There was a period of time when inspirational sports films carried the stigmatization that the western or musical did. The tropes were endlessly parodied and to say King Richard is on the level of Radio would be improper. If the Tiger Woods documentary didn’t come out I wouldn’t question the film’s sentimentality. Thankfully the depiction of Richard Williams isn’t hero worship. His actions are criticized, yet validated to an extent that feels more inflated than subtextual. King Richard is a very much a family project in that the family wouldn’t want anything negative beyond public perception to be depicted.
Imagine Tiger Woods coming out with a movie about his father before the mistress debacle. The former king Wheaties worshiped his father in every interview. Still does. With the continuing revelation that his father vicariously lived through his son’s success, conceptualizing seeing that film a few years down the line brings a lot of things into question. I’m not saying Richard Williams had done that to his daughters. I genuinely believe in the films events. But something seems missing. That something doesn’t have to shape Richard Williams in a continually misunderstood light but it has to do more than validate his decisions every few moments for easy applause.
A family project
To my confession, my knowledge of the Williams family is minimal. I understand Serena Williams is one of the most if not the most gifted tennis player ever to step on the court. Being a black woman, stepping into a white court must have been an unimaginable challenge. I knew not of her sister nor her father. Now that I do, I commend Richard Williams for his unrelenting tenacity to improve his daughter’s lives. Simultaneously he’s not abusive like Mr. Woods. He lets his children be children. Richard denies multi-million dollar offers for the betterment of everyone’s education. Sports after all can and will be temporary.
Being tough on his children must have taken a toll on them all. I would like to see what that toll was. Two of the producers on the film are Venus and Serena Williams, Richard’s name I didn’t find attached. It’s likely given the depiction of how the press covered Richard’s image in the film they wanted the world to understand their father. I understand him, job well done on that front. Still, I’m not a fan of the love letter film. It’s wonderful to look up to people as an inspiration, but to be inspired is to see a person, not an icon.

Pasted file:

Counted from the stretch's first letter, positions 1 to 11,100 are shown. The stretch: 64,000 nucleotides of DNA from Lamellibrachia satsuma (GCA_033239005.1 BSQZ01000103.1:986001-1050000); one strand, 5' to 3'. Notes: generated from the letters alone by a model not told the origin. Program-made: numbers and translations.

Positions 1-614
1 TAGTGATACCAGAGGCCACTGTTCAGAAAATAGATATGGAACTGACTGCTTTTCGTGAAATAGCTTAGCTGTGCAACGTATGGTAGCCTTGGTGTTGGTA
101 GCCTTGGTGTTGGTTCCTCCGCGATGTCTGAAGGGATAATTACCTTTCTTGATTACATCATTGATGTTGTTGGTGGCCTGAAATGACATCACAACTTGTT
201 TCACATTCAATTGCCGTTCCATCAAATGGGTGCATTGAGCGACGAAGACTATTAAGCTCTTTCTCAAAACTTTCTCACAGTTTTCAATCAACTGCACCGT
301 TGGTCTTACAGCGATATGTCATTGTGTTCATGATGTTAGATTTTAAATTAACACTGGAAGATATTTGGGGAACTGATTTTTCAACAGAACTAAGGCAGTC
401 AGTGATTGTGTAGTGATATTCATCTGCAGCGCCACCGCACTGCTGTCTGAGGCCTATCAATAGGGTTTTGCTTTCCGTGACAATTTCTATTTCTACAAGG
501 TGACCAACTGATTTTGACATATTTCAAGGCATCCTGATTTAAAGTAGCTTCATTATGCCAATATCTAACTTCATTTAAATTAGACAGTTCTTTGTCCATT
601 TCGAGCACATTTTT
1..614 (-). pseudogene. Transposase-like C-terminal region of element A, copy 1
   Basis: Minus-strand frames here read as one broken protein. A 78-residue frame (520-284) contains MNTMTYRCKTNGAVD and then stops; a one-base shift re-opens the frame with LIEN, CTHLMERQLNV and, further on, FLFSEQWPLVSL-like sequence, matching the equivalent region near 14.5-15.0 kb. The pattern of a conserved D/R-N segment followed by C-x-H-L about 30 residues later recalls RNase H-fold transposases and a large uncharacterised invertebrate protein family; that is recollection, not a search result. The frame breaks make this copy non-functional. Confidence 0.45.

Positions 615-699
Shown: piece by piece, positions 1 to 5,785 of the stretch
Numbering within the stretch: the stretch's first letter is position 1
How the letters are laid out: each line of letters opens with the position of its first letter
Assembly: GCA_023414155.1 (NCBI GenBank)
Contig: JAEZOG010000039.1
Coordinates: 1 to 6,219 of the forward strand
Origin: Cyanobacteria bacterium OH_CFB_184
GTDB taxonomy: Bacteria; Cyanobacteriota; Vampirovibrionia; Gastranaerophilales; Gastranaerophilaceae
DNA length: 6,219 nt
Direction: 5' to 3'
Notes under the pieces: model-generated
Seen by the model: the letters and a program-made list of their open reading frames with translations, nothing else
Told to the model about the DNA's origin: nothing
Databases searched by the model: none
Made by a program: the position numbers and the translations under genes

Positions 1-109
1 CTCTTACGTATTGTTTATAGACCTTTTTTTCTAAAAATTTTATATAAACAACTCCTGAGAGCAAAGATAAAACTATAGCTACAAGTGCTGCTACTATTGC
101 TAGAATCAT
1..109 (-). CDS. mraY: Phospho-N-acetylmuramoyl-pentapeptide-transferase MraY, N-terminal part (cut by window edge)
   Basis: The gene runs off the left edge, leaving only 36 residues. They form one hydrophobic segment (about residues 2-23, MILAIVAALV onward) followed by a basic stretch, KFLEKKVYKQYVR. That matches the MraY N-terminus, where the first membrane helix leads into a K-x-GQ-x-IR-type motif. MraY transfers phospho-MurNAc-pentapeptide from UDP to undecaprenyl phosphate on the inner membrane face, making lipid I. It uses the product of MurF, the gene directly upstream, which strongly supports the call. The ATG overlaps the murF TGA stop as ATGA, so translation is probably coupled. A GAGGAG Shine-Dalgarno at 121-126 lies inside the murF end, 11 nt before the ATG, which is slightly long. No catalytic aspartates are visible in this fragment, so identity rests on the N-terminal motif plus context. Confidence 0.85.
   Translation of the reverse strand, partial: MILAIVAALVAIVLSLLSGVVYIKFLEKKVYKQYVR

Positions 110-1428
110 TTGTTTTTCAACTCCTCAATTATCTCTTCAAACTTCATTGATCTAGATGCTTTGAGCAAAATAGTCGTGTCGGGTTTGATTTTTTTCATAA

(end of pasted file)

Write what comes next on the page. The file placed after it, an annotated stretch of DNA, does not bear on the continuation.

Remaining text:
I’m genuinely uplifted when a person’s flaws can be a part of their persona, that makes their strengths more noble. Adversity challenges us. What challenge did the girls have to face? Whenever I see them on camera they’re smiling and playing. We’ve all been kids. There’s tons of smiling and playing, but there’s heartache in between. Living in the ghetto is tragedy enough, but they seem miraculously chipper throughout the entire film.
Something feels missing amidst all its joy
The only moments the daughters aren’t giggling is during Will Smith’s Oscar moment. He informs Venus (Saniyya Sidney) in a tearful monologue that every little black girl is looking up to her for tomorrow’s match. Gee, no pressure dad. First, if this scene really happened, how damaging would that be to a kid’s psyche? Obviously Venus Williams is a tougher person than I could ever be. Even so, chill on the pressure man! I guess that’s Richard’s character flaw but it’s not his flaw in particular that seems off.
Compromise comes with everything. If I were ever to make a film about my father I’d tell almost everything, since he’s an honorable man with nothing to hide. Still, there’s a few things that go beneath the surface I wouldn’t want to unearth to the world since the world wouldn’t understand. I know my compromise to make a measured picture about my dad that would still go incredibly deep that would be more meaningful that the typical inspirational Saturday matinee. The settlement Serena and Venus came to is completely understandable. But it robs any real meaning from the narrative.
A love letter that’s too loving
The sentimentality of the tropes reaches the point that makes me roll my eyes. It’s the same stuff I’ve seen in uplifting sports flicks for years. There’s the moment where one guy bullies our hero, whether it be physically or mentally then the hero gets him back. In this film, a news beat I think would have sufficed. Pulling a gun seems way out of place for Richard’s character, (if not the man). Later there’s the moment where the hero makes a questionable decision which pays off later in the end. In this case it’s a fart joke. Everything feels base level. The family project passes the baton between the Williams and the Smiths. In which order its passed doesn’t matter since the movie hits its precise goal.
King Richard is sentimental but not condescending. Yet it’s wooden because of compromise. Will Smith along with wife Jada are producing the film. It has a level of “okayness” that can pass as greatness by some. I didn’t know if I liked the film or disliked it for a couple of days. I think it was just okay, but could do better. I see its goal, to make us talk about how Will Smith is amazing in this role, and have some of us say “Richard Williams” is a great guy! Mission Accomplished.
The audience I saw it with applauded at the cued in moments, then gasped at others. Meanwhile I’m sitting in my chair thinking, “are you all really falling for this?” Good lord, have I become Jay Sherman?